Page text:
Italian actor Valeria Golino steps behind the camera for the first time in Miele, a Un Certain Regard contender. It tells the tale of Miele/Irene, who assists terminally ill patients with their suicide. It is steady and functioning job, up until she realises that one of her latest patients isn’t terminally ill after all. The ensuing moral dilemma then becomes the thrust of the narrative.

The film is grounded by Jasmine Trinka’s fine performance, all sinewy and explosive. Golino’s camera focuses on her body—strength versus decay becomes an interesting contrast within the film. While Golino’s formalism isn’t particularly memorable (and there’s a slight overuse of music functioning in an external/internal sense), the film manages to maintain a compelling energy. It also forms an interesting companion piece to last year’s Bella addormentata. While much narrower in focus to Marco Bellocchio’s more ambitious film, in terms of its dialogue about our relationship to death, it has a similarly potent effect. Whether it courts the same controversy in Italy as Bellocchio’s film remains to be seen.

Hirokazu Kore-eda’s latest miniature family drama, Like Father, Like Son, is further proof that he’s heir to the contemplative if pointed tradition of Yasujiro Ozu. Although an oft-used and all-too-easy comparison to make, this new film is analogous in its empathy, emphasis on small moments (or tragedies) within families, and focus on the resignation of life. Much like Ozu, there’s also gentle social commentary, with issues of class, work, gender roles, and parenting subtly woven in.

Ryota Nonomiya (Masaharu Fukuyama) is a workaholic with a swanky apartment and a six-year-old son. Inexplicably, he and his wife discover that their son was accidentally switched at birth. They then have to decide whether to keep their “son” or reclaim their “blood line”. Typical for Kore-eda is the old-fashioned, low-key approach through which their story is told, only one that comes with a decent emotional wallop.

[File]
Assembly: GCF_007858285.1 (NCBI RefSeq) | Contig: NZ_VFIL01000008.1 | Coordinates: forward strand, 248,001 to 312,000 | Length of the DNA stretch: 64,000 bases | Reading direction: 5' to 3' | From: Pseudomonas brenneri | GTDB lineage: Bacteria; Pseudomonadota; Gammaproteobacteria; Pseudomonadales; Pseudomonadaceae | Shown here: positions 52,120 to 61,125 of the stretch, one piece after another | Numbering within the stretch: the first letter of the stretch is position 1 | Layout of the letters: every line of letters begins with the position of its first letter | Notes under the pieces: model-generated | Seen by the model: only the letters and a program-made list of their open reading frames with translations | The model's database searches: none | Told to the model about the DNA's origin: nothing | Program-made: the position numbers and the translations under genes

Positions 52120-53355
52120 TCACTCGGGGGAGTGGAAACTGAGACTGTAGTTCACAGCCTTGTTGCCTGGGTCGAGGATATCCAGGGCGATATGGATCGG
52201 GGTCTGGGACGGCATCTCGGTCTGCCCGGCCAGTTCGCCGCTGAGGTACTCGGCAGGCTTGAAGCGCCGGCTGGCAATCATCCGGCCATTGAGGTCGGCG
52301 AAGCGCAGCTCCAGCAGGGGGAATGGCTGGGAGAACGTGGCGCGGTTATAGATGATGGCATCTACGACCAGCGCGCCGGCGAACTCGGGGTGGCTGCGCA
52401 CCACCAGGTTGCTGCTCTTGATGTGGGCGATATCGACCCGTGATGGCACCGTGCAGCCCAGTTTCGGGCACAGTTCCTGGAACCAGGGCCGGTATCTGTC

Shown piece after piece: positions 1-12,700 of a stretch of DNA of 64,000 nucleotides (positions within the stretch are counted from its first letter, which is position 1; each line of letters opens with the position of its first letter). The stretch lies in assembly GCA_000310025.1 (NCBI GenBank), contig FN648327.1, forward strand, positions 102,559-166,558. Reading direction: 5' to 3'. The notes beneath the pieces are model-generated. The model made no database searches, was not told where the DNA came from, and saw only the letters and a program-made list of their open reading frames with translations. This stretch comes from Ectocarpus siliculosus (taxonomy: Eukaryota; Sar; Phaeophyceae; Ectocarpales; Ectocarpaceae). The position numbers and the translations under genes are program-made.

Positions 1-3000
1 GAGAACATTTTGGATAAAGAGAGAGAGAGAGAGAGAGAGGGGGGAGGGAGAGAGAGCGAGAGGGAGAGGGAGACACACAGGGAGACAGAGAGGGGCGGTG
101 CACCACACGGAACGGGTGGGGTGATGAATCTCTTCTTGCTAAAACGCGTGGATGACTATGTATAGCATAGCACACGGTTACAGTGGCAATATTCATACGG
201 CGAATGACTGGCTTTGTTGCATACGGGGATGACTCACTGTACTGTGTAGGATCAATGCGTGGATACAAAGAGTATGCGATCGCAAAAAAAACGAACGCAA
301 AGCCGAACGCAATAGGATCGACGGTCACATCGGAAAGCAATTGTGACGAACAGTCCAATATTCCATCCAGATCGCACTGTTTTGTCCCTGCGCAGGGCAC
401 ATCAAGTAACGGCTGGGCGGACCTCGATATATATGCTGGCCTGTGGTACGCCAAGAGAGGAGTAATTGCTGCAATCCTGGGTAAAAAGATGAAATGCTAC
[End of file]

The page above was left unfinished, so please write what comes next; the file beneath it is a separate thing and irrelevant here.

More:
The protagonists are initially setup one-dimensionally. It is only as the film progresses that Kore-eda (as usual) reveals depth to his characters. The matriarchs of the two families form the real conscience throughout, even though the character journey is that of Ryota. There is also humour, recurring symbolism (trains, of course!), and subtle character observations; little asides that cumulate into something quite powerful. The rhythm is exquisite, and Kore-eda’s real skill in subtext and suppressed emotions is once again to the fore. And while the film is perhaps a tad overlong, it is beautifully observed and played out.

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During the day, I took a walk down the road to escape the Palais for a while. I saw a group of old people playing pétanque. In that view, it could have been any old small town on the French coast. People with everyday jeans and everyday hair. Wrists ruined by arthritis, or simply old age, no longer being able to flick the boules, only roll them along the sand. Other older folk sat in the sun with canes and fresh gossip. It was a brief welcome change from the incessant parade of men and women walking up and down with a price tag on view. But then again, this festival makes Cannes. Without it, it would be just another Riviera town. It also seems dangerous to romanticise the view in front of me. Near to the players, posters of Marine Le Pen, leader of the Front National, beamed at the passersby. François Hollande’s picture had been half ripped off, leaving behind just a bald head and a Socialist logo. The South is the Front National’s heartland, where they take advantage of the older population down this way (a Parisian described the south to me as “God’s waiting room”), and the tough economic climate that prevails in the South. The implication of the posters being that the foreigners here are to be tolerated, but only for a short while. While I sat in the sun, a young man, dressed in the complete opposite attire to those on the Croisette, smacked my seat, seeking a reaction from me. He was also emphasising the point that the festival wasn’t for him. The big news in Cannes recently has been the one million dollars’ worth of jewelry that was stolen from a hotel room. Whether the pétanque players or the young man felt any sympathy, I don’t know.

The 66th Festival de Cannes is Brannavan Gnanalingam’s last assignment as The Lumière Reader’s Europe correspondent. He has also covered international film festivals in Venice, Rotterdam, and Berlin. Previously based in Paris, he returns to New Zealand in the Winter.